The Co-Duties project compares responses to COVID-19 in three European countries (Norway, France and the UK) in order to gain new insights into how discourses of duty have been rediscovered and in cases reimagined in the context of the COVID-19 pandemic. The project focuses in particular on the politics of lockdown in each nation and will produce both comparative and common insights into the interrelationship between duties and rights in the pandemic. In particular the project asks how and why individuals undertake duties in the name of the "greater good" and how their doing so may conflict with other ends. By studying how duties are argued for, undertaken, and in cases resisted, the project ultimately aims to demonstrate the importance of considerations of duty to contemporary understandings of collective action. No democratic system can survive without the willing contribution of its citizens to the greater good, be it through participation in elections, or via their upholding the civic norms and values by which the democratic community agrees to be bound together in the first place. But moments of social crisis challenge these norms: as COVID-19 has already demonstrated and the coming challenge of climate change mitigation will likely only reinforce. By providing new empirical and theoretical insights into the performance of individual duties in such circumstances, therefore, the project hopes to provide greater understanding as to what compels different people to act in the greater good. In so doing, the project will also lay the groundwork for further future study into the politics of "engagement", "obligation" and "responsibility" in democratic societies, at a moment when these are being actively reimagined in light of the twenty-first century's growing roster of collective action challenges.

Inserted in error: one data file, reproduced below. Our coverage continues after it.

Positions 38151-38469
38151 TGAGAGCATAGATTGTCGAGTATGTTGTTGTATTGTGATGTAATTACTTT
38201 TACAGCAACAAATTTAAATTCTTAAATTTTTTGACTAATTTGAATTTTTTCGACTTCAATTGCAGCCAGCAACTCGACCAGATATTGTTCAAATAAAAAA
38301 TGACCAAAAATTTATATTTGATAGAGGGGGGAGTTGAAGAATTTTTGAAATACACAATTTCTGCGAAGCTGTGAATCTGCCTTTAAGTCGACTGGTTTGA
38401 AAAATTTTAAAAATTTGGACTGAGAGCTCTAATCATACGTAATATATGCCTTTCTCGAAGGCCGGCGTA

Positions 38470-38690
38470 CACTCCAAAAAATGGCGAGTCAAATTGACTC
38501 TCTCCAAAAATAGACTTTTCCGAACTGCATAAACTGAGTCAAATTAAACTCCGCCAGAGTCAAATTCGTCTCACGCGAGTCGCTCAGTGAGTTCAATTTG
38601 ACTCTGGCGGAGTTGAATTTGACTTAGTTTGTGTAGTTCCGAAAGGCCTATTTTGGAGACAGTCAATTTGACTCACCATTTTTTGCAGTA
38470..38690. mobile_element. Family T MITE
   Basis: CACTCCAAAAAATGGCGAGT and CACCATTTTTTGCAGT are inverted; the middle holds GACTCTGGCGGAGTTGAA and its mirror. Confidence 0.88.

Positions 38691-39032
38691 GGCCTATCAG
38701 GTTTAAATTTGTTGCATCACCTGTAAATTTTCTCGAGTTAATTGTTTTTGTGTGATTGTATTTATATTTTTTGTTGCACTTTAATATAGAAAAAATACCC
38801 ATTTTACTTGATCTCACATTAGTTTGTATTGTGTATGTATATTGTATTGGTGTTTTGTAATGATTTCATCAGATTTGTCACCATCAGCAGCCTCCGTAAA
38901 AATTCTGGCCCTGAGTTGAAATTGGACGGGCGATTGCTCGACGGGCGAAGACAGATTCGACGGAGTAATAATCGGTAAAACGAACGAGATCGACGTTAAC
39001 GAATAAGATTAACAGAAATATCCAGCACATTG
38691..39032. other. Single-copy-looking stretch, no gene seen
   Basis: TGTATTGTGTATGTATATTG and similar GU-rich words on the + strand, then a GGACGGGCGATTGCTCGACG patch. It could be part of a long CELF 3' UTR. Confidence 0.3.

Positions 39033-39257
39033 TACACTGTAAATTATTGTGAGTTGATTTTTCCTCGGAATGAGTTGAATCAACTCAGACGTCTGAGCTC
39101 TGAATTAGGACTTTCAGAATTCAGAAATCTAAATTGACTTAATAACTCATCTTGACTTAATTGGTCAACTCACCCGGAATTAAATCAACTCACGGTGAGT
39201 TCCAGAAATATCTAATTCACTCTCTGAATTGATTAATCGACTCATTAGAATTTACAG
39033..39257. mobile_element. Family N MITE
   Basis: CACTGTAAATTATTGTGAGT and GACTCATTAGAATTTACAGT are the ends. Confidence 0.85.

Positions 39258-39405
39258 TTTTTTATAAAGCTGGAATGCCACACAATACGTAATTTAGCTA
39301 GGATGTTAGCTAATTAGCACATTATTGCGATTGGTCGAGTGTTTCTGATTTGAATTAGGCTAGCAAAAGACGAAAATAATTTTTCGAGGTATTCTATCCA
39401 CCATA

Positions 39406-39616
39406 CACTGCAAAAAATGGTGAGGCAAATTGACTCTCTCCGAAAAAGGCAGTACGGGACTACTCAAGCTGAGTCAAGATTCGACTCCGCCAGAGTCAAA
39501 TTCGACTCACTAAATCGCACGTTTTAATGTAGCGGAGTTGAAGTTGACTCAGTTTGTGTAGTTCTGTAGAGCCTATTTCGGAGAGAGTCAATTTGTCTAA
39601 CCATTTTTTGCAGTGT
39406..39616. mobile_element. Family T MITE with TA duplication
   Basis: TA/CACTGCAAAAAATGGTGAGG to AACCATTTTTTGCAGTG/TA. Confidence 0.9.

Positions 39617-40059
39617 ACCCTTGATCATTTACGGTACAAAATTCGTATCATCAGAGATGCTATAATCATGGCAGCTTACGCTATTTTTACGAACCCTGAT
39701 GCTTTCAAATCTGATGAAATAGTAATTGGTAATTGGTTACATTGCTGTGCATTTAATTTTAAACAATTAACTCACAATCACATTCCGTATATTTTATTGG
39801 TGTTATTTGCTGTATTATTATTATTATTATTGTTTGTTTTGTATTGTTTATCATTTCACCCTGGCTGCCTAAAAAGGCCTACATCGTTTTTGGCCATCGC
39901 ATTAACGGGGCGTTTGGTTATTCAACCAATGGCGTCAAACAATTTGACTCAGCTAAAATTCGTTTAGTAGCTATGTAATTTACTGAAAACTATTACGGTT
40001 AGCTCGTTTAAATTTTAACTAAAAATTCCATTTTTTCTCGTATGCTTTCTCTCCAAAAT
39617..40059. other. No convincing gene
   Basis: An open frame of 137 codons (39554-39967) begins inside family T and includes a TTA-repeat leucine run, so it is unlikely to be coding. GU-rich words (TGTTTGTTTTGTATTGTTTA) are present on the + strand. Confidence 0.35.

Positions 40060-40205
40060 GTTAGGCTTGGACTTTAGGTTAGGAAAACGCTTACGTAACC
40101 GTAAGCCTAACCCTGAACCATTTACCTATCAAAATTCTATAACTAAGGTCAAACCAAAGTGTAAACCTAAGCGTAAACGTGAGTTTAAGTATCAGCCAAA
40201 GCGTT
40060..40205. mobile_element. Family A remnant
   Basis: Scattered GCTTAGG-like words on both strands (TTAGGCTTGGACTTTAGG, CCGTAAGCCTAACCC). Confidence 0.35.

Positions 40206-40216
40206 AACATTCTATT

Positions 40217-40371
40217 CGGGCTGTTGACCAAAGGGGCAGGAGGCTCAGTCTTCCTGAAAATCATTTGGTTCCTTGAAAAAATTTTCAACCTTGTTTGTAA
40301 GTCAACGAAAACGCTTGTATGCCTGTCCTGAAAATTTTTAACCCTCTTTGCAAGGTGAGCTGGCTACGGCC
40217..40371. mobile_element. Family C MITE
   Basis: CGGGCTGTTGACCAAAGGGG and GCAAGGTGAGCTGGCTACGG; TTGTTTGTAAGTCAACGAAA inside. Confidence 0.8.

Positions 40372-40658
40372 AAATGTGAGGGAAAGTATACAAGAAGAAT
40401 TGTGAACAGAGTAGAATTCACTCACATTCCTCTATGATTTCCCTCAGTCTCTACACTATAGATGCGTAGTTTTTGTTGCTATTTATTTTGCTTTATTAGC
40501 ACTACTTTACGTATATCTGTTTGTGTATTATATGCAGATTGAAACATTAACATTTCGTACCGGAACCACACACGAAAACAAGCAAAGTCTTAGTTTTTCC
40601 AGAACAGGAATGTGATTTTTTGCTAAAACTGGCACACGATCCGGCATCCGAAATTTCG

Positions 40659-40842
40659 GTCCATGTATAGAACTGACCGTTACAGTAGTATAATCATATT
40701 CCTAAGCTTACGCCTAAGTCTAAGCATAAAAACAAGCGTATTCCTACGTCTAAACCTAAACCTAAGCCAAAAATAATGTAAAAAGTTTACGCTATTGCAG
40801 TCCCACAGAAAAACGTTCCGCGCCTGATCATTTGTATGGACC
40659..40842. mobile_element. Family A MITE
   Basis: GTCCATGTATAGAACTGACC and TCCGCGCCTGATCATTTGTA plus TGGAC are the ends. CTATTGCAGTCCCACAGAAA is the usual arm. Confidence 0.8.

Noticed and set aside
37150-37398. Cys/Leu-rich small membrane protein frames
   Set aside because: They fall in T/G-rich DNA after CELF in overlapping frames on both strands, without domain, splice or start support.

This project will help us to better understand the relationship between individual duties and collective action in response to large-scale societal challenges. Grounded in a comparative (empirical and theoretical) study of the duties allocated to and undertaken by individuals during the COVID-19 lockdowns in Norway, France and the UK, the project analyses how duties were performed and understood during the time-limited period of the lockdowns.
To do this the project combines innovative empirical investigation with comparative analysis and theory-building. In each country we study three basic duty types – (vertical) civic duties, (horizontal) duties of humanitarian assistance, and (closed) associational duties to family and neighbourhoods – to explore what it is that accounts for individuals’ willingness to bear imperfect duties (duties of justice) beyond those they are required to perform by law (duties of justice).
The study of duties has to date been substantially under-examined relative to the study of rights. CO-DUTIES innovates by first explaining this “duties gap”, diagnosing its significance for political discourse (with respect to “duties of virtue” in particular) and then closing it through empirical research. Second, in a social science literature that mostly looks to rational accounts of self-interest and incentives to understand individual willingness to address “greater good” challenges, CO-DUTIES will apply the aforementioned insights into duty-bearing to frame a different way of approaching collective action problems. Finally, it develops a novel theoretical framework of “duties regimes” to this end.
The project thereby provides new academic insights and policy-relevant knowledge: (a) through its theoretical contributions to history, political science and sociology, (b) as part of the broader societal learning from COVID-19, and (c) for our understanding of how best to respond to other “greater good” challenges.